—Agreed, at the request of the Mathews Maritime Foundation, to act as the applicant for a River Trails Conservation Assistance Grant to be used to expand the Mathews Maritime Heritage Trail;
—Agreed to support a resolution by the City of Staunton asking the General Assembly and Governor to prohibit predatory, usurious lending practices in Virginia ("payday lending");
—Decided to pay the Commonwealth $51,527 for reduced revenues for the upcoming year in a lump sum rather than having the state determine from which departments the money will be deducted;
—Voted to send a letter to Sens. Mark Warner and Jim Webb opposing the Public Safety Employer-Employee Act of 2009, which would enable public safety employees to engage in collective bargaining;
—Adopted a resolution of appreciation honoring the late Judy Ward for her many years of service to the county;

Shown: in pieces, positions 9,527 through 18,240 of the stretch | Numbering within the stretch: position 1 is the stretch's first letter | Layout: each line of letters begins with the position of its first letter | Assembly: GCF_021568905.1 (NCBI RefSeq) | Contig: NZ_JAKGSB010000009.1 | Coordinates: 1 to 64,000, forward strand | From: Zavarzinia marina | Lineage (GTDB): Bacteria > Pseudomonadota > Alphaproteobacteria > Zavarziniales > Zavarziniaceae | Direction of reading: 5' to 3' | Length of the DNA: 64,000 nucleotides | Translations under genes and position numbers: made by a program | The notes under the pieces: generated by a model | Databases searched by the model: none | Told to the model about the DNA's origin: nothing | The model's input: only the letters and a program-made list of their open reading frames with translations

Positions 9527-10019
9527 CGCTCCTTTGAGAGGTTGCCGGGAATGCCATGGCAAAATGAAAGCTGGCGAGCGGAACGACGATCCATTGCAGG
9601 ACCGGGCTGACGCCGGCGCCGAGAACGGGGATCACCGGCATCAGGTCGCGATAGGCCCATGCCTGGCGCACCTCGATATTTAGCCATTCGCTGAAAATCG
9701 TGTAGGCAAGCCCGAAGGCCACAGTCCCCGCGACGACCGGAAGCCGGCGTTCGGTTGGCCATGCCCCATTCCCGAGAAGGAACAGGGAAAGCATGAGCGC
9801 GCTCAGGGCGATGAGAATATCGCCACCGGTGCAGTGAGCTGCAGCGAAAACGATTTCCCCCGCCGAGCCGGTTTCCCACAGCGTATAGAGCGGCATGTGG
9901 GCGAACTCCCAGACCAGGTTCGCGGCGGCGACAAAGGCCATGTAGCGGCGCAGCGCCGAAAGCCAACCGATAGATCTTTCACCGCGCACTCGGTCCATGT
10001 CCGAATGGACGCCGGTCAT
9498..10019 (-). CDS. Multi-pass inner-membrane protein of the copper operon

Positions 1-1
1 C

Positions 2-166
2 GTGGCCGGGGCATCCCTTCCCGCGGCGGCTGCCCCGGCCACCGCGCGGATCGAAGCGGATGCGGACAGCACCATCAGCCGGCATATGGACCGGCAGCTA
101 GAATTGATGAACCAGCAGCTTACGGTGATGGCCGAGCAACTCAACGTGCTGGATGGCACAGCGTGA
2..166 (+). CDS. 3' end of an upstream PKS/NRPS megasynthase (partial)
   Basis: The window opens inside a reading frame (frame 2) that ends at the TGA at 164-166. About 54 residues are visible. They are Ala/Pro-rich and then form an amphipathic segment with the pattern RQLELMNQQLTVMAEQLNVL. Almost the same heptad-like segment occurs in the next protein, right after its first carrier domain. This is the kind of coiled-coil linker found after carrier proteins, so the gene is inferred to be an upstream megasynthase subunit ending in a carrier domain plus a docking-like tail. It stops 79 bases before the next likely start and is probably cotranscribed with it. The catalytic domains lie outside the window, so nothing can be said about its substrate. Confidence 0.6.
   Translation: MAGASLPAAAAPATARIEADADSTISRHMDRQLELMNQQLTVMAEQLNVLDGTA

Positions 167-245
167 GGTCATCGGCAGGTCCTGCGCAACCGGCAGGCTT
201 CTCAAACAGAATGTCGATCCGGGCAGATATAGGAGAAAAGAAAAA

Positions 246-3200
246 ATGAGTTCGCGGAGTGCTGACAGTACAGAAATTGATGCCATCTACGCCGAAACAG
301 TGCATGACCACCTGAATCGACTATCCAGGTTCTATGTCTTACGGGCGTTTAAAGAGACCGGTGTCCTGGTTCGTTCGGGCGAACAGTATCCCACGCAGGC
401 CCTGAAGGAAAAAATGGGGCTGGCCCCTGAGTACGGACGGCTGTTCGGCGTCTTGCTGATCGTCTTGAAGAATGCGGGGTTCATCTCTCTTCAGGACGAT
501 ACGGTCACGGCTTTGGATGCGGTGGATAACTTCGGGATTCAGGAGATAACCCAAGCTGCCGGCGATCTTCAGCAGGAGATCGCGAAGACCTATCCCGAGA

—Adopted a resolution in support of reduced mandates for public education in Virginia; and,
—Appointed Thornton M. "Tim" Hill as the citizen member of the Middle Peninsula Planning District Commission and appointed student representatives to county boards and commissions. Students appointed were: Sydney Alexis James, planning commission; Margaret Grace Scribe, board of zoning appeals; Russell Adam Reed, wetlands board; Daniel Kevin Mitchem, parks and recreation advisory board; Conor Fergus Corrigan, library board; Laura Nicole Morris, social services board; and Haley Kristine Kujawski, Main Street Committee.